RoKAF's airlift acquisition to draw diverse capabilities

by Akhil Kadidal

Embraer's C-390 transport aircraft is potentially the only twin-engined aircraft that is slated to participate in South Korea's ‘Large Transporter Secondary Project' . The company highlighted the type's mobility, cargo capacity, and rapid reconfiguration capabilities. (Embraer)

Aircraft manufacturers expected to bid for South Korea's ‘Large Transporter Secondary Project' (LTAP-2) are slated to offer a range of capabilities for the programme.

The Defense Acquisition Program Administration (DAPA) announced the project on 25 March. The agency said that it expects three aircraft types to participate in the project: the Lockheed Martin C-130J-30 Hercules, the Airbus A400M Atlas, and the Embraer C-390 Millenium.

In a statement to Janes , Airbus said it is aware of the South Korean government's recent communications on approval for large transport aircraft for the Republic of Korea Air Force (RoKAF). The company said it is “keen to actively contribute” to the programme.

Airbus added that the airlifter will help bolster Korea's strategic military capabilities through its “combination of strategic lift, tactical delivery, and front-line refuelling to fulfil diverse operational requirements”.

The new-generation A400M has contributed to missions around the world, including the Kabul airlift and the Covid-19 pandemic relief operations, according to the company.


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Indonesia receives final C-130J-30

by Akhil Kadidal

Indonesia was supposed to receive its fourth and fifth (and final) C-130J-30s in January 2024. In this January 2024 picture is the first C-130J-30 received by Indonesia (serial no A-1339), which arrived in Indonesia on 6 March 2023. (Eko Siswono Toyudho/Anadolu via Getty Images)

The Indonesian Air Force (TNI-AU) has announced that it has received its fifth and final Lockheed Martin C-130J-30 Super Hercules.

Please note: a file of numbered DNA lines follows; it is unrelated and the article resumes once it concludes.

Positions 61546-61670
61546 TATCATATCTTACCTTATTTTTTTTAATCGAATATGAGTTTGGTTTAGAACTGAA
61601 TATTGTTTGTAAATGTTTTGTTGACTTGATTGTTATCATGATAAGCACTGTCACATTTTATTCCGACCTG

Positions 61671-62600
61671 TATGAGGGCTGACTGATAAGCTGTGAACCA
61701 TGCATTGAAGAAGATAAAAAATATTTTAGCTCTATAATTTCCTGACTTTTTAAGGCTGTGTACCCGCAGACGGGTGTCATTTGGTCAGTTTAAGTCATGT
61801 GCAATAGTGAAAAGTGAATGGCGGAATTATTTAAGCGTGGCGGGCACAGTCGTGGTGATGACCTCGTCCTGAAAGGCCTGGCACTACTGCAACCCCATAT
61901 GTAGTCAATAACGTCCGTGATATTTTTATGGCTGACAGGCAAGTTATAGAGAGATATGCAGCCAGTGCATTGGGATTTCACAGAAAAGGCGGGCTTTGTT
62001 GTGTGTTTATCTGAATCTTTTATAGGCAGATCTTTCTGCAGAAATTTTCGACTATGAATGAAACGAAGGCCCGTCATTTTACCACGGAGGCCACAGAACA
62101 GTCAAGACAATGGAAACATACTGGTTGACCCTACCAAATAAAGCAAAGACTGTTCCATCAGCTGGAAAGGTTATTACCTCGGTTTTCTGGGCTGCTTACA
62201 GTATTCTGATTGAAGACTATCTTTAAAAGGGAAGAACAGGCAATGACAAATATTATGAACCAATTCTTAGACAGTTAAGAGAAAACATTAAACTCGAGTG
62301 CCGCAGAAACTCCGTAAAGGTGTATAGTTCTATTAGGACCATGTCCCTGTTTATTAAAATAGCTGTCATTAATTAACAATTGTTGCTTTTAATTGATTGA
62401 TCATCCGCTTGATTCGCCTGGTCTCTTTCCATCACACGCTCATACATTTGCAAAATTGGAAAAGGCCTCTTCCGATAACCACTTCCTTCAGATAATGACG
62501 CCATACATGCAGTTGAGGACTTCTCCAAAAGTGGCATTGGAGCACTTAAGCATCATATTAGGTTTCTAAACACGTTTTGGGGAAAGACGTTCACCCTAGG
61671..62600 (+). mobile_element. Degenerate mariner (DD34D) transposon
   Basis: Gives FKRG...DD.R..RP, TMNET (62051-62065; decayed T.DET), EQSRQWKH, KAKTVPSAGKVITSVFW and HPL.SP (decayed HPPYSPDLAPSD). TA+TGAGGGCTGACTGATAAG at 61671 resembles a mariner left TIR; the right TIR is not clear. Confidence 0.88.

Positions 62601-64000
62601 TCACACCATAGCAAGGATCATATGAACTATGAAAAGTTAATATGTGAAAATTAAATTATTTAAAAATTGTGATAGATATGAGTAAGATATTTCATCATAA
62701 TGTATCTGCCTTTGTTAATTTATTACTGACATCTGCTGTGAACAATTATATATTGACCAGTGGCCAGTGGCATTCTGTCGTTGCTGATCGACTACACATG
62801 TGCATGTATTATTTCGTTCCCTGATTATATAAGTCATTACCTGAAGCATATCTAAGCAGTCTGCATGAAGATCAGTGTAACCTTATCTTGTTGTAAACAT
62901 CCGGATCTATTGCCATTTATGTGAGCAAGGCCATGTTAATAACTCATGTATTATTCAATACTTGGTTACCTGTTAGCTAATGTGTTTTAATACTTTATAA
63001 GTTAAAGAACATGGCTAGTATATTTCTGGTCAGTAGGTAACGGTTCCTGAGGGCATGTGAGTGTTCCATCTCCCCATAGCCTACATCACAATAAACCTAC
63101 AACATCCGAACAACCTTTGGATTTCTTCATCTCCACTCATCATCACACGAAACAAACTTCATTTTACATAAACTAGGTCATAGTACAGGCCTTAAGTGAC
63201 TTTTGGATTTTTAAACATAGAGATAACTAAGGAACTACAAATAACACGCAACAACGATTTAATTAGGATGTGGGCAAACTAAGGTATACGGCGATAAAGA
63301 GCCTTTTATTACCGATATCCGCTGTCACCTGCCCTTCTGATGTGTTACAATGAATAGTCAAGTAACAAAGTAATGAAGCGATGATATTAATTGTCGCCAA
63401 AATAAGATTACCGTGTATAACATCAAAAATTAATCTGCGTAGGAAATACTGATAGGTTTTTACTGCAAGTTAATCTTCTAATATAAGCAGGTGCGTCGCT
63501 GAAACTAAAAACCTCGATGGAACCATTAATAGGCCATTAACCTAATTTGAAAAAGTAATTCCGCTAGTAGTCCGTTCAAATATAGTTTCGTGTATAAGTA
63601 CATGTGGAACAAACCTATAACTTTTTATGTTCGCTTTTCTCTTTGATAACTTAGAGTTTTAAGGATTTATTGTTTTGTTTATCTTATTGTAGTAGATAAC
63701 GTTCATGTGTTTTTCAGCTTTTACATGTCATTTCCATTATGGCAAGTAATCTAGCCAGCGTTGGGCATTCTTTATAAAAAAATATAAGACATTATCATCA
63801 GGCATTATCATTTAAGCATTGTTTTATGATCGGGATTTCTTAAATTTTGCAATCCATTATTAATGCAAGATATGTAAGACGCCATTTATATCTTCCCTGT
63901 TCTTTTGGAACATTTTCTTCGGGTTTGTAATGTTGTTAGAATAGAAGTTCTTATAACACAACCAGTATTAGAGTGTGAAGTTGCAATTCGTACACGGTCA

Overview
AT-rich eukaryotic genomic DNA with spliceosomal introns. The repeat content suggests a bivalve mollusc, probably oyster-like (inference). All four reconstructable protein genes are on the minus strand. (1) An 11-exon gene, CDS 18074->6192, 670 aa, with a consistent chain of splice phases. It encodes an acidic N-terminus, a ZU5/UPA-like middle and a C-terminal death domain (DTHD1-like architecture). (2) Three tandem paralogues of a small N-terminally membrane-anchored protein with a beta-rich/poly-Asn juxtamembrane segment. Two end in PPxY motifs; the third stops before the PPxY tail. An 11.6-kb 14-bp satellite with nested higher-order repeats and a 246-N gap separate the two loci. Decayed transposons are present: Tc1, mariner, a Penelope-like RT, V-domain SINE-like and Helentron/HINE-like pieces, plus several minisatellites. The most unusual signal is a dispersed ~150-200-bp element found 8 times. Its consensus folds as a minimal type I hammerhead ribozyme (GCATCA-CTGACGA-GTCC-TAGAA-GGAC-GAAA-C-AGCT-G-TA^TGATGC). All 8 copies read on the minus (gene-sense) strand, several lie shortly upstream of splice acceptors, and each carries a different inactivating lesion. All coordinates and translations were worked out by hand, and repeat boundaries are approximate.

“The fifth C-130J-30 (with tail number A-1342) has arrived at Halim Perdanakusuma Air Base in Jakarta,” the Indonesian Ministry of Defense (MoD) announced on 16 May. Janes has previously reported that the acquisition of the five aircraft was part of a Direct Commercial Sale (DCS) contract with Lockheed Martin.

According to the original delivery schedule, four C-130J-30s were to be delivered by October 2023, with the final aircraft to be delivered in January 2024. According to the MoD, three C-130J-30s were delivered in 2023: the first in March 2023 (serial no A-1339), the second aircraft in June 2023 (A-1340), and the third in August 2023 (A-1343). A fourth aircraft (A-1344) was delivered in January 2024.


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UK continues search to sell surplus Hercules airlifters

by Gareth Jennings

One of the last C-130Js in RAF service made its farewell flypast in June 2023. The MoD is continuing its search to find buyers for this and 14 other surplus airframes. (Crown Copyright)

The UK is continuing its search to find buyers for its fleet of retired Lockheed Martin C-130J/C-130J-30 Hercules airlifters, with the UK Ministry of Defence (MoD) telling Janes that it has identified several potential buyers.

The Royal Air Force (RAF) retired one ‘short' C-130J (C5 in UK service) and 13 ‘stretched' C-130J-30 (C4) airframes on 31 March 2023 (with the type's final farewell flypast following in June 2023), all of which, along with an additional C5 aircraft carried over from the previous round of retirements in 2015, are now available to overseas buyers.

“The Defence Equipment Sales Authority (DESA) is managing the sales programme on behalf of the MoD and continues to actively pursue sales with a number of potential buyers,” the ministry said on 10 May.


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BAE touts long-term relevance of Eurofighter to UK

by Gareth Jennings

Currently scheduled to be retired in 2040, the Eurofighter Typhoon FGR4 could serve the UK as a force multiplier to its higher-end F-35 and Tempest aircraft well beyond that date, BAE Systems says. (Crown Copyright)

BAE Systems has touted the continued relevance of the Eurofighter Typhoon FGR4 to the UK, saying the ‘fourth-generation' combat aircraft can provide much-needed mass and resilience beyond its projected out-of-service date (OSD).

Speaking at the site of the BAE Systems' Warton production facility in northern England on 14 May, Mike Baulkwill, Combat Air Strategy director at the company, said that, with the international Eurofighter operator base set to fly improved and upgraded variants of the type out into the 2060s, the Royal Air Force (RAF) could retain its own aircraft beyond its current 2040 OSD.

“The Typhoon will be relatively enduring, as sometimes you will not want to use your higher-end aircraft [such as the Lockheed Martin F-35B Lightning and/or Tempest] – the Typhoon and the Typhoon Evolution [along with Eurofighter Evolution, the name being given to the Long-Term Evolution [LTE] mid-life refresh standard aircraft now being developed] is in a good place for that,” Baulkwill said.


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